Third, FISA investigations must meet constitutional requirements. Admittedly, the Supreme Court has asserted that standards for intelligence gathering need not be as restrictive as those in the criminal context. But they have made that clear that those lower standards apply to intelligence investigations, not criminal investigation. FISA is no longer just an intelligence gathering statute since it can be used for criminal investigations against individuals. Since the adoption of the Patriot Act, it contains a non-negligible criminal investigation purpose. To the extent it is utilized for this purpose, the FISA must provide adequate Fourth Amendment protections. The current FISA definition of probable cause already lowers the standard from that used in criminal investigations. Lowering the standard further would insufficiently protect those targeted under FISA. Moreover, the fact that FISA investigations occur entirely in secret and lack suppression remedies suggests that maintaining the current standard is essential to ensuring adequate protections.
Fourth, the redefinition of foreign power to include individuals essentially recasts the very purpose of FISA from intelligence gathering to criminal investigation. FISA was originally intended to counter foreign government or entity efforts to threaten the US through the use of intelligence gathering. But an individual acting alone and engaging in terrorist activity is a criminal, not intelligence, concern. As such, the Constitution demands those individuals be accorded the full protection of the criminal law. This does not mean that suspects should not be investigated vigorously - but that they should be afforded the minimization, notice, and other protections that are part of the criminal process. Modifying the definition of foreign power to include individuals would deny such protections.
Clouded by constitutional uncertainty, these changes will likely be the subject of future litigation for years to come. This uncertainty serves neither law enforcement and national security interests, nor the interests of individuals in safeguarding personal liberty.
Attorney General Ashcroft said in testimony last week before the Senate Judiciary Committee:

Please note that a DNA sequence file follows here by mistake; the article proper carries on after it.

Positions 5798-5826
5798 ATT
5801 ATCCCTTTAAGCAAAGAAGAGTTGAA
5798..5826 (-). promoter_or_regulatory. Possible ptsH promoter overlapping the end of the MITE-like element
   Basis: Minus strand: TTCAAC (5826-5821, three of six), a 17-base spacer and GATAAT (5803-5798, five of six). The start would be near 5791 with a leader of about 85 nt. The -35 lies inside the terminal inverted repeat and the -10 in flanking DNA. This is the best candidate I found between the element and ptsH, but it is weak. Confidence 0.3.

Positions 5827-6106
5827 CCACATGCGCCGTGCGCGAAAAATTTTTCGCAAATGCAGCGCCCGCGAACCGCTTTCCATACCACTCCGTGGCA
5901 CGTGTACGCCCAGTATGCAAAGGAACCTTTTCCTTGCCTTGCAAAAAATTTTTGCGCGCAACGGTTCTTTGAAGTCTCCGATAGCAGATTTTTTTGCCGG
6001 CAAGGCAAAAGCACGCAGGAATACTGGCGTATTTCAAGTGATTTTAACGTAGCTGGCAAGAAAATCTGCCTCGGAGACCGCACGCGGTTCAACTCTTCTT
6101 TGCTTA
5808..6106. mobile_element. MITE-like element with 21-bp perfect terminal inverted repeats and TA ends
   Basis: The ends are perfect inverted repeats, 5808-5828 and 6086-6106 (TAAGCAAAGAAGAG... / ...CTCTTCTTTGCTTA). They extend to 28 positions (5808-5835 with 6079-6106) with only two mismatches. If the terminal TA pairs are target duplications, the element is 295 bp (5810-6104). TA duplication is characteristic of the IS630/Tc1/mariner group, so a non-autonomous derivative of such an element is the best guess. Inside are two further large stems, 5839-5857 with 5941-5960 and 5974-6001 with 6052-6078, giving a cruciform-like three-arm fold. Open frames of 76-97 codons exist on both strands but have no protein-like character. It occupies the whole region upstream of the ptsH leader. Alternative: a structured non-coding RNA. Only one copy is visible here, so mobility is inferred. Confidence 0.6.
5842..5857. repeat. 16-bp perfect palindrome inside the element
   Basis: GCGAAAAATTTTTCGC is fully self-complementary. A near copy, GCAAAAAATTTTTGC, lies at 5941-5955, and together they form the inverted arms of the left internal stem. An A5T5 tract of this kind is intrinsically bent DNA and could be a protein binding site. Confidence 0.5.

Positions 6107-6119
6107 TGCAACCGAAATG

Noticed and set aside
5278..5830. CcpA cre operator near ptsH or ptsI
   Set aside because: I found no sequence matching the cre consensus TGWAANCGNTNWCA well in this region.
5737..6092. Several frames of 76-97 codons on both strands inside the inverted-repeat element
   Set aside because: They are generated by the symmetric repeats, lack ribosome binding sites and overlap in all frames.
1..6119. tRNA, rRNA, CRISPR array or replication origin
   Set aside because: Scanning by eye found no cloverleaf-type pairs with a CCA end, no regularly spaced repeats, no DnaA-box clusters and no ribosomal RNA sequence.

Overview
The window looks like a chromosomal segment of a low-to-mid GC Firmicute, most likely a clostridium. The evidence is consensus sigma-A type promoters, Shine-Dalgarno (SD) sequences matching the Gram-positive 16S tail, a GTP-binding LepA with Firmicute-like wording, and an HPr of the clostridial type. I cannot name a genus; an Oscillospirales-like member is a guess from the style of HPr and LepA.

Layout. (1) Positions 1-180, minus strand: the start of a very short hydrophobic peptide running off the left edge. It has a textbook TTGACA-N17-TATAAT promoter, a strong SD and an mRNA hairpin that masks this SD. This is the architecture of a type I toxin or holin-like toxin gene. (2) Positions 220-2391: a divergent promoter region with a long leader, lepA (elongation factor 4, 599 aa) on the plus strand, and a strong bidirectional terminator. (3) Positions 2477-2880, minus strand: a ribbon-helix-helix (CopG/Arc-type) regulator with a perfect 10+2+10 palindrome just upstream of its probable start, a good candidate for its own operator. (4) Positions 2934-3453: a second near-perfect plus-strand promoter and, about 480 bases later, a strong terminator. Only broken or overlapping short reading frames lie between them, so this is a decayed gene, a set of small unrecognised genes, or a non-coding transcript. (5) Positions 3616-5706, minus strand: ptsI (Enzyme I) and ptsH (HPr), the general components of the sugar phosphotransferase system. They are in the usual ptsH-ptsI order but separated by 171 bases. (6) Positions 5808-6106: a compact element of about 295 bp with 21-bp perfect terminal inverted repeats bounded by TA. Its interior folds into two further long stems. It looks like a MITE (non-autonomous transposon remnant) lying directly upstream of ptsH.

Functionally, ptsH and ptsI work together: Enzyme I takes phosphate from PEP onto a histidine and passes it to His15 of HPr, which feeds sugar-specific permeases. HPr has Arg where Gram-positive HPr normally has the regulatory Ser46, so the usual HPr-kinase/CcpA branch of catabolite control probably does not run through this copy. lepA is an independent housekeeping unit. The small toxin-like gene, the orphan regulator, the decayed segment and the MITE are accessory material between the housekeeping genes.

The Constitution provides that no warrant shall issue absent probable cause... That's been our sticking point. We agree with the Attorney General. The Constitution demands probable cause for warrants, protects persons and not just citizens, and limits FISA's extraordinary authorities to national security investigations against foreign sovereigns or organizations. Congress cannot act to change these protections without raising constitutional problems.
It is clear that improvements need to be made in America's counter-intelligence procedures, and it appears there are many things that can be done without harming civil liberties. Because of the concerns raised by what we know of the current investigations, and the problems of analysis, we think it would be wise at the very least to wait until the Congress completes its investigations of what went wrong and what we can do better, including refined versions of these bills.
At this point, I strongly urge the members of this committee to perform the review and oversight they did not have the luxury of performing in September and October. Additional hearings should be held before any further changes are made to these statutes, with appearances by others who have much to contribute to our efforts. If hearings cannot be scheduled before the end of the session, I hope we will continue this discussion next year.
We look to working with you, your staff, and members of the Administration to improve out nation's antiterrorism efforts consistent with the Constitution and our American values.
1 The Center for Democracy and Technology is a non-profit, public interest organization dedicated to promoting civil liberties and democratic values for the new digital communications media. Our core goals include enhancing privacy protections and preserving the open architecture of the Internet. Among other activities, CDT coordinates the Digital Privacy and Security Working Group (DPSWG), a forum for more than 50 computer, communications, and public interest organizations, companies and associations working on information privacy and security issues.
2 Attorney General John Ashcroft, Senate Judiciary Committee Hearing on "Oversight of the Justice Department" (July 25, 2002).
3 CDT Associate Director Alan Davidson, Policy Analyst Rob Courtney, and Summer Law Clerk Paul Petrick assisted in the preparation of this testimony.
4 See, e.g., Abel v. U.S., 362 U.S. 217 (1959).
5 See, e.g., U.S. v. U.S. District Court for the Eastern District of Maryland, 407 U.S. 297 (1972).
6 Attorney General John Ashcroft, Senate Judiciary Committee Hearing on "Oversight of the Justice Department" (July 25, 2002).